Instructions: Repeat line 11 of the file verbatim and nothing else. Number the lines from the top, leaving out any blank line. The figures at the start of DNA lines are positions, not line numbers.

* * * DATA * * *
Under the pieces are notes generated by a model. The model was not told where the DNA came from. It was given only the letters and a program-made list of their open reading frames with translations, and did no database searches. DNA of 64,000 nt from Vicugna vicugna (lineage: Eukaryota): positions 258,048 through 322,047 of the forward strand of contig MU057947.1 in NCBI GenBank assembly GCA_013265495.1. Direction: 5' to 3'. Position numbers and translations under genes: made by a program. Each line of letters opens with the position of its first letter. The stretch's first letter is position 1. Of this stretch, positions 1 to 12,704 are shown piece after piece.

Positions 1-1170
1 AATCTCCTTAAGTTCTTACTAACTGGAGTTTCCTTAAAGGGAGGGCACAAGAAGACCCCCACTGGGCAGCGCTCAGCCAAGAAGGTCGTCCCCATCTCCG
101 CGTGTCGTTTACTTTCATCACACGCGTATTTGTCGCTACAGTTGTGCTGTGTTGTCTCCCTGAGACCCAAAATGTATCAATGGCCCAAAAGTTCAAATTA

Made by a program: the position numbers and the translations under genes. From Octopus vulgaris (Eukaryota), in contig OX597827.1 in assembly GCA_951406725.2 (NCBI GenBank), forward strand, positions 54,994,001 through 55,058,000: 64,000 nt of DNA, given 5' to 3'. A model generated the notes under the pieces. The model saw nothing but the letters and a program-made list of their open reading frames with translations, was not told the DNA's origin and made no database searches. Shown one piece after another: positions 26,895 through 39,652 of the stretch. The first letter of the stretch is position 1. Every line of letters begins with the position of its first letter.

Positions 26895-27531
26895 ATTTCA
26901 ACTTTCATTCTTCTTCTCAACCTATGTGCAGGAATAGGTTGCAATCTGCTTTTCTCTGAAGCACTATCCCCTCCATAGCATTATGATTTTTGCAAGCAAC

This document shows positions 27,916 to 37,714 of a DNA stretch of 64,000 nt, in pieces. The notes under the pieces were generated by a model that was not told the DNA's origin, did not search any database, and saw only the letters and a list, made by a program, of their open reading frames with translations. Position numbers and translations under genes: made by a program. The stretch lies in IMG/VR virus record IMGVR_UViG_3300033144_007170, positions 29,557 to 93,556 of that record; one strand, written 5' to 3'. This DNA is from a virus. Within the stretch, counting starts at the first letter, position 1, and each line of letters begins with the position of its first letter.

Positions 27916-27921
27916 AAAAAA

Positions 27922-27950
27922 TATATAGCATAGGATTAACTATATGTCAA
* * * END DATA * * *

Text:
27916 AAAAAA